When your baby is born too early, he or she may experience health complications that can affect various organs and systems. One such complication, retinopathy of prematurity, is associated with infants born before 31 weeks gestation and can lead to permanent blindness.
Doctors can prevent ROP even in very premature infants by following the appropriate screening and treatment protocols.
Understanding retinopathy of prematurity
According to the National Eye Institute, of the 28,000 infants who are born weighing less than 2.75 pounds each year, approximately half will develop ROP. This condition occurs because of uncontrolled blood vessel growth in the eye. These vessels may bleed or leak fluid that can damage the retina, causing blindness.
Blood vessels begin developing in the fetus around 16 weeks gestation, but do not fully develop until the 8th month of pregnancy. When babies are born early, it can disrupt this growth, which may trigger ROP. While many cases are quite minor and resolve independently, other cases require immediate medical treatment to prevent blindness.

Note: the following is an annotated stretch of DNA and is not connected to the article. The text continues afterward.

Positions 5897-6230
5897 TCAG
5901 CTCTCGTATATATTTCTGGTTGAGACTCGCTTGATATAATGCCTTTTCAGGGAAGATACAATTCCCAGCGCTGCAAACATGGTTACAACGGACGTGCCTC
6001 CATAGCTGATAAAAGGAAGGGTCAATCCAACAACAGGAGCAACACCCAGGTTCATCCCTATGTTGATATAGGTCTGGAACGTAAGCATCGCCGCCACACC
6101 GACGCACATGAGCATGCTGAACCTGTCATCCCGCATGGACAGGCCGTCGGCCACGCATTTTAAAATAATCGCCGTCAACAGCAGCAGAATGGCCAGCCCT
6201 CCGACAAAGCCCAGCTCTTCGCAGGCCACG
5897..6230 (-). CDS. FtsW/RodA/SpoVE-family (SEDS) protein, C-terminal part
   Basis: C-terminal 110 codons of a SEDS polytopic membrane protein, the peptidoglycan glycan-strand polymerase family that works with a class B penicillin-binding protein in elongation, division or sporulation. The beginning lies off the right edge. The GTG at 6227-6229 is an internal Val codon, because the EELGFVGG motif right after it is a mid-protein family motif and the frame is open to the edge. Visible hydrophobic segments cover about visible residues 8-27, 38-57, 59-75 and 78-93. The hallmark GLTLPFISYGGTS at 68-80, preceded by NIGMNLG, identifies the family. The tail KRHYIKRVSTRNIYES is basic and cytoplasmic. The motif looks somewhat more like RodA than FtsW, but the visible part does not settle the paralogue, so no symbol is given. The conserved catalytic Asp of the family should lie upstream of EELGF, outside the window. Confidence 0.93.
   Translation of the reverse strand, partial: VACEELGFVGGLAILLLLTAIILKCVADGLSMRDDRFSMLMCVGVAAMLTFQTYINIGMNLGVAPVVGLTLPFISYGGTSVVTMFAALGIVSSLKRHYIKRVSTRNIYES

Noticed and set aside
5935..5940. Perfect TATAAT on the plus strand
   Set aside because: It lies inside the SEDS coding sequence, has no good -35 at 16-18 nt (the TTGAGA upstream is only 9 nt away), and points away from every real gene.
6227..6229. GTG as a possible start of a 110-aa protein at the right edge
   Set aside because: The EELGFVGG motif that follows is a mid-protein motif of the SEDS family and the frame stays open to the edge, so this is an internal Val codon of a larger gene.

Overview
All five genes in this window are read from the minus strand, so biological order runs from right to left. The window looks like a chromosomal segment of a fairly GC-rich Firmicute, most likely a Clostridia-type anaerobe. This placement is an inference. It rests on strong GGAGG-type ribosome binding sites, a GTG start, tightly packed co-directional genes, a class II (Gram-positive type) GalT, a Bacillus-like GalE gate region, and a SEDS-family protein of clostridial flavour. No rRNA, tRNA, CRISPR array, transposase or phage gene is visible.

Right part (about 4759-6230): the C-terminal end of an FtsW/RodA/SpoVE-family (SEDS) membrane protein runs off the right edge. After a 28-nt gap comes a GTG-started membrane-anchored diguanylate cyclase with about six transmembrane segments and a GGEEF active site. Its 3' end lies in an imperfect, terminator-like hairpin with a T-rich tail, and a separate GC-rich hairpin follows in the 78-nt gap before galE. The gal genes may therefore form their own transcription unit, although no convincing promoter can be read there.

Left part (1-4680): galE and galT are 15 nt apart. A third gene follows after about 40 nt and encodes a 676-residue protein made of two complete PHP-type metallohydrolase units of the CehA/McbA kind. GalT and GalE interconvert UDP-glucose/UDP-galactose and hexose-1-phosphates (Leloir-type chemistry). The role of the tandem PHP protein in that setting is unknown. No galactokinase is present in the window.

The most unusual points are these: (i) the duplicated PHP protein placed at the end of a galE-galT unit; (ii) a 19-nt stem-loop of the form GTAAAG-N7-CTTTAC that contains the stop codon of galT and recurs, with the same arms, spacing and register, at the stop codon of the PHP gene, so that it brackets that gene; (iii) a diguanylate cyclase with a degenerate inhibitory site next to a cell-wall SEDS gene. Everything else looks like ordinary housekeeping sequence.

The role of medical negligence
When physicians detect ROP right away, they can initiate treatment to halt the unchecked blood vessel growth, thus limiting complications. When the medical team for a premature newborn does not perform an ROP screening, however, the condition may worsen as it goes undiagnosed. Because this disease is so treatable, failure to monitor for ROP in an infant who is born to early represents a failure to adhere to the best practices of quality care and medical treatment.
If your baby was born prematurely and suffered complications of ROP, such as blindness, retinal detachment, amblyopia or strabismus, medical failure to diagnose and properly treat this condition could be to blame. Ohio courts allow medical malpractice settlements of up to three times your economic damages such as medical bills or $250,000, whichever is greater. However, you must file a lawsuit within a year of the discovery of the condition to have a valid claim.